Four years ago, she bought her apartment ? a three-bedroom condominium in Ozone Park ? for $530,000, putting down about 10 percent and borrowing the rest through an interest-only loan from Washington Mutual. Given her $130,000 salary at a marketing job, she had no difficulty making the $2,700 monthly payments. Indeed, she continued to add to her savings, which grew to about $80,000, while paying college tuition for two younger brothers.

But in April 2008, amid the recession, Ms. Thomas was laid off. She continued to make her mortgage payments by tapping her savings. By that fall, with her savings nearly exhausted and credit-card debt mounting, she turned to a housing counselor at the Ridgewood Bushwick Senior Citizens Council, a nonprofit group based in Brooklyn. The counselor began seeking a loan modification from Washington Mutual, which had been purchased in distress by JPMorgan Chase.

This March ? after several rounds of mislaid paperwork and resubmitted forms ? Chase extended a so-called forbearance arrangement, allowing her to make no payments for two months while she continued to look for a job.

Ms. Thomas soon found a new marketing job that paid roughly half as much as her previous position. In June, on the basis of that income, Chase approved her for a trial loan modification, which reduced her payments to $1,174.30 a month.

The trial loan modification documents that Ms. Thomas signed promised that the new payments would become permanent, provided she made her three trial payments on time and then submitted required documents confirming her financial situation.

According to notes kept by Ms. Thomas, Chase promised not to report her to credit agencies as delinquent while she made her lowered payments. But by early July, Chase collection agents were calling regularly, threatening to foreclose. Chase reported her to credit agencies as delinquent, which increased the interest on her credit card debt and her car insurance rates. When Ms. Thomas began calling Chase to try to reverse this, she got nowhere.

?Once, I was told this happens all the time,? she said. ?Then I was told that this never happens and there was nothing that could be done. It was just bad information all the time.?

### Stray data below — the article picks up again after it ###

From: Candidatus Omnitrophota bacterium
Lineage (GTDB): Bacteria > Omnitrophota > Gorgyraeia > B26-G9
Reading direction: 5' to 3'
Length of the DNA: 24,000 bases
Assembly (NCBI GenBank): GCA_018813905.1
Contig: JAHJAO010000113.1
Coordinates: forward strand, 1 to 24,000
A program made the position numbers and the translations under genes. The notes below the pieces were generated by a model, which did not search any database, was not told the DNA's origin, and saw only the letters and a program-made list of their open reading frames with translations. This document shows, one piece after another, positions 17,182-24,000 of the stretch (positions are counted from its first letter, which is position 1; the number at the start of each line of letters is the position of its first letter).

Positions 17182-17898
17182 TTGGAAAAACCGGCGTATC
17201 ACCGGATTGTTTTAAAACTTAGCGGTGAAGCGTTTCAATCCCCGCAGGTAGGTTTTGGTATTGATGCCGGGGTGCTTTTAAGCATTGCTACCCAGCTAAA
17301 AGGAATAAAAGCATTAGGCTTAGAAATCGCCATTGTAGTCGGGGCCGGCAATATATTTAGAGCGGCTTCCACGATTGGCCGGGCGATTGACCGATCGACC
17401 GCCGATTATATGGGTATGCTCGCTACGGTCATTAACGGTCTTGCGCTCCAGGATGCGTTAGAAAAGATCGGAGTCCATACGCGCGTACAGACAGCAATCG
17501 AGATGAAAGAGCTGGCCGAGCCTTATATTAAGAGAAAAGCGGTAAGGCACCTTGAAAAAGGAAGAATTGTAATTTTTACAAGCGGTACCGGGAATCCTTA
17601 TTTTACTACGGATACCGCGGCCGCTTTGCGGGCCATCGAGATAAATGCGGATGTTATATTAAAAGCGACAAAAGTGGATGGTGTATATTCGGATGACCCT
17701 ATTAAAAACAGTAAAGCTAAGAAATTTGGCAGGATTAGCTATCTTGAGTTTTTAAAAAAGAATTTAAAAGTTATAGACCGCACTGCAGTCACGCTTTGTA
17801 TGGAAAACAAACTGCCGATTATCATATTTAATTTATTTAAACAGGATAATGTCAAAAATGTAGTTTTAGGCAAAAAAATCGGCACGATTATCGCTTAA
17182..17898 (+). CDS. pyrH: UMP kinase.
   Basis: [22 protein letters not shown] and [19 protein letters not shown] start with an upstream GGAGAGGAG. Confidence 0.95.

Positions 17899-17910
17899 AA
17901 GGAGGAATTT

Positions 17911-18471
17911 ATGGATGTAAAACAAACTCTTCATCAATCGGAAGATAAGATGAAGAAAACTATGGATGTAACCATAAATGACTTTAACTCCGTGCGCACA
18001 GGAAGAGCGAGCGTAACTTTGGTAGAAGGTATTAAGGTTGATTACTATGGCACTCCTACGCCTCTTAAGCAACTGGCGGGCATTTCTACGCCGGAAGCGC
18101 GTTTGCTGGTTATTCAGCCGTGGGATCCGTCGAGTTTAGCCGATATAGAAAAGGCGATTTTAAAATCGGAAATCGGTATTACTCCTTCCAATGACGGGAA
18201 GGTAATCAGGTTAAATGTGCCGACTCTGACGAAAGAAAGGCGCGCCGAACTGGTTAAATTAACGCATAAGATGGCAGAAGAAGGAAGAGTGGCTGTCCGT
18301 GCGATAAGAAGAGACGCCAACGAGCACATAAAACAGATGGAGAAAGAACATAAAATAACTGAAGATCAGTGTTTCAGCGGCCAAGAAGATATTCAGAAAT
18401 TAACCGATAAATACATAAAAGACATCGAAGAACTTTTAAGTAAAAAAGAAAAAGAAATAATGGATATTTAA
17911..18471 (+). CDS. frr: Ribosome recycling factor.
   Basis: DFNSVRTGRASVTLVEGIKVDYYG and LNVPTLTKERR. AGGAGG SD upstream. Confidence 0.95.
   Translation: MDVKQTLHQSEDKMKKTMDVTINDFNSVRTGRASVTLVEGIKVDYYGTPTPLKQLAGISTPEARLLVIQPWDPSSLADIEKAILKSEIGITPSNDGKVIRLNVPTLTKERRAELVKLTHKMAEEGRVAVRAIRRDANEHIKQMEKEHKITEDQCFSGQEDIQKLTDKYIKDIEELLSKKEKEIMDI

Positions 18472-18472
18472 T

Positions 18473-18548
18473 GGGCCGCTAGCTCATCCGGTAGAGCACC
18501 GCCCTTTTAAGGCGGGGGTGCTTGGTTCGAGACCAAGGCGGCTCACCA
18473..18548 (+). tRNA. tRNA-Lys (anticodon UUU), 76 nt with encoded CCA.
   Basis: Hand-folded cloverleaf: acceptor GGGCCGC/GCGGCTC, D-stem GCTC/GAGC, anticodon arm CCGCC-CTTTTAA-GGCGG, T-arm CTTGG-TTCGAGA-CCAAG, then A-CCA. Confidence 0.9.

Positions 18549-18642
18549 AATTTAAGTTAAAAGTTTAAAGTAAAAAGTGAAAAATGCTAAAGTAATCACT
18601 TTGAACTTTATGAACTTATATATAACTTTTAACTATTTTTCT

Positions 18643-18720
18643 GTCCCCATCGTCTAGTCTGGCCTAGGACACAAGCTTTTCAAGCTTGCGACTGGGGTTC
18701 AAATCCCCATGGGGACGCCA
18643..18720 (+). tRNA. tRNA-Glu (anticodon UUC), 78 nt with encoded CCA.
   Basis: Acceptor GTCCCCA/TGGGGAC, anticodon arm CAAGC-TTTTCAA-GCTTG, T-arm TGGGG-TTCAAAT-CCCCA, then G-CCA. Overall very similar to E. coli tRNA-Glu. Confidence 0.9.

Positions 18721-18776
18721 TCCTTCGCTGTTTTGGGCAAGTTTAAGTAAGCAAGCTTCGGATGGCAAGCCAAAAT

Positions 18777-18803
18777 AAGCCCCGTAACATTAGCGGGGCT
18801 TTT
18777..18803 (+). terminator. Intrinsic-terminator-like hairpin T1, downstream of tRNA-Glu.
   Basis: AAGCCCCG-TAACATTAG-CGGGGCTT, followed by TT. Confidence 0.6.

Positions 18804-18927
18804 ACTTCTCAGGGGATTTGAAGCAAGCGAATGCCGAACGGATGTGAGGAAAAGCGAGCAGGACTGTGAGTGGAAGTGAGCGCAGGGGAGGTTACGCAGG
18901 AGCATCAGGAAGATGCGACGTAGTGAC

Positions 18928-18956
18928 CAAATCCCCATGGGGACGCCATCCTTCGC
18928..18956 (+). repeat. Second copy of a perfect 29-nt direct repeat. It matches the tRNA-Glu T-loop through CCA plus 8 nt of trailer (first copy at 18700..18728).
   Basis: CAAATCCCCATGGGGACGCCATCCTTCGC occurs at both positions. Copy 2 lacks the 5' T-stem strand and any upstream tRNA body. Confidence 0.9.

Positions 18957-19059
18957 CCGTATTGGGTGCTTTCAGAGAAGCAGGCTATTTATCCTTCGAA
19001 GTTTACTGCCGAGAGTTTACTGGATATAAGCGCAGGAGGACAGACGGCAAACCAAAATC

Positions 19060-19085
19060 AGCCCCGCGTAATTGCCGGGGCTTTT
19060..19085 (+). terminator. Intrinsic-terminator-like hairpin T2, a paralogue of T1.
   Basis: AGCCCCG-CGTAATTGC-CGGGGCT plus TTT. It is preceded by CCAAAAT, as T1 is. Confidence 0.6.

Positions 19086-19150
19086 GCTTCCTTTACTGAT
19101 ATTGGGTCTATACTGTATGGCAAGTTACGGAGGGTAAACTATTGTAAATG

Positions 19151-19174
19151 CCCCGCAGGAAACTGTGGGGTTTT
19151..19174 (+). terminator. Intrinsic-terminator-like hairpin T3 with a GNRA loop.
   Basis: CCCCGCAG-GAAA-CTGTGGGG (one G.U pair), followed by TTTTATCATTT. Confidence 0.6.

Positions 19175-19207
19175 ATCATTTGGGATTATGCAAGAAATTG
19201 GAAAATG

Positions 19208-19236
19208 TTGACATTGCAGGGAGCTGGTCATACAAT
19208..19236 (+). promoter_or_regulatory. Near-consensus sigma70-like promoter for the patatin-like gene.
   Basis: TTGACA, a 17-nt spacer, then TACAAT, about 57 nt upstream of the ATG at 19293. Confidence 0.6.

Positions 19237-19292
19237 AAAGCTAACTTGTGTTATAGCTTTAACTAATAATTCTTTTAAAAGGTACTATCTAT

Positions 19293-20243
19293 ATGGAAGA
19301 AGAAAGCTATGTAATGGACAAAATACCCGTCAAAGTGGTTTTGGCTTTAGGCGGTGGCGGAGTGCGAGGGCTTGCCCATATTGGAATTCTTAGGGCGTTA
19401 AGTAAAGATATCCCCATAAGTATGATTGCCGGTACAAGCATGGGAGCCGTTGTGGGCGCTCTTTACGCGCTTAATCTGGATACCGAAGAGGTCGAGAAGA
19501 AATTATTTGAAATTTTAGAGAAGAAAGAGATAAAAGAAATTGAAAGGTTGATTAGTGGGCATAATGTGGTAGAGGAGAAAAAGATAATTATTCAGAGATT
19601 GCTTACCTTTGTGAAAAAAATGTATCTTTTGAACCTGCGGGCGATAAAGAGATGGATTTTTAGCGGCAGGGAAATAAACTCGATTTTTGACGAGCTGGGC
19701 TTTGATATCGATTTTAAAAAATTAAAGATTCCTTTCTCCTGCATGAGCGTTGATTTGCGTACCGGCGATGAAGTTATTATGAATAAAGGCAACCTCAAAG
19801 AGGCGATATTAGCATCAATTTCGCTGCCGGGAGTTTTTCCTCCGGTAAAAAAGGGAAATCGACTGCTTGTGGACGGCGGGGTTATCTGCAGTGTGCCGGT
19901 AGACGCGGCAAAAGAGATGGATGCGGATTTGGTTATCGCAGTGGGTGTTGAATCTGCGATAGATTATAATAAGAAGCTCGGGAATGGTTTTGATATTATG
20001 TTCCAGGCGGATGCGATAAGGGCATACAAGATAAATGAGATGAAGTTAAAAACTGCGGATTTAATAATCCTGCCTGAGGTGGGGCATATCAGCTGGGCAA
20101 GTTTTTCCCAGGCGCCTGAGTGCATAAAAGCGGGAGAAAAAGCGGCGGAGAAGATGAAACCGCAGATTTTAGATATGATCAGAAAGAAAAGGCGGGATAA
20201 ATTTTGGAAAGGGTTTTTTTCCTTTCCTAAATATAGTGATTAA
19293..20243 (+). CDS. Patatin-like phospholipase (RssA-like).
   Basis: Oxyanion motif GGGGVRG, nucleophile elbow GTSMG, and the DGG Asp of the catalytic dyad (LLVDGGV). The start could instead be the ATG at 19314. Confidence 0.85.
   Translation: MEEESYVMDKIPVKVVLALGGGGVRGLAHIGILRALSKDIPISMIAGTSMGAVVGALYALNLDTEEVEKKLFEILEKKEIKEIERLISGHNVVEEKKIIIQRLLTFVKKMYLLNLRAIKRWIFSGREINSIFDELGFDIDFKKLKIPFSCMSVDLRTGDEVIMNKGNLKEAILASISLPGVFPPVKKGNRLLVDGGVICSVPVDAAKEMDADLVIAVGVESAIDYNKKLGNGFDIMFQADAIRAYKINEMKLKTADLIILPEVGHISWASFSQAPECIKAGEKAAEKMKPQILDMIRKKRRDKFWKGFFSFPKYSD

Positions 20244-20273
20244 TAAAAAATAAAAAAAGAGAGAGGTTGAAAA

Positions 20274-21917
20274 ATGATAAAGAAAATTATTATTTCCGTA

In a letter this month, Chase told Ms. Thomas that it had asked major credit rating agencies to ?remove any negative payment history? from her credit profile. But this admission that the bank had made a mistake was itself made in error, Tom Kelly, a Chase spokesman, said.

?We actually should not have sent her the letter,? Mr. Kelly said, maintaining that Ms. Thomas should indeed have been reported to the credit agencies. ?We?re not always perfect.?

As her trial period ended at the beginning of October, Ms. Thomas still had no word about a permanent loan modification, so she sent in a fourth month?s payment.

In late October, Chase told her that she had been turned down for a permanent loan modification because her income was insufficient. She insists that her income remained the same, though Chase produced a pay stub showing that she had in fact worked full-time in May and only part-time in September, earning less.

Two days later, Ms. Thomas received a letter from Chase saying that her application was still being considered, but missing a required tax document. Then, by phone, Chase told her that, never mind, she should start over.

Despite the mishaps, the Chase spokesman says, Ms. Thomas?s case amounts to a success story.

?She?s ahead of where she would have been without this program,? Mr. Kelly said.

Where she is now is in limbo, awaiting word on another trial modification, this time based on her new salary of about $100,000, courtesy of a new job.

?I?ve been working my whole life and paying my bills,? she said. ?I just want to pay my mortgage.?

Dec 08

Hit Hard By Home Foreclosures

At a Congressional hearing on the foreclosure crisis, a Cuyahoga County official said the situation is “worse than it’s ever been – far worse.”

Paul Bellamy, who oversees the Foreclosure Prevention Program for County Treasurer Jim Rokakis, says the problem is quiet because the banking industry has changed the rules. “The industry is not processing loans the way it used to,” Bellamy says. “It makes it look liked we’ve leveled off, and in fact, we haven’t.”

Chairing the hearing was Congressman Dennis Kucinich, who called Cleveland “the epicenter of home foreclosures in the United States.”

Kucinich said the government had not adequately addressed the crisis when it gave the nation’s major banks bailout money last fall. One proposal put on the table was to force banks that took bailout money to offer better terms to people facing foreclosure.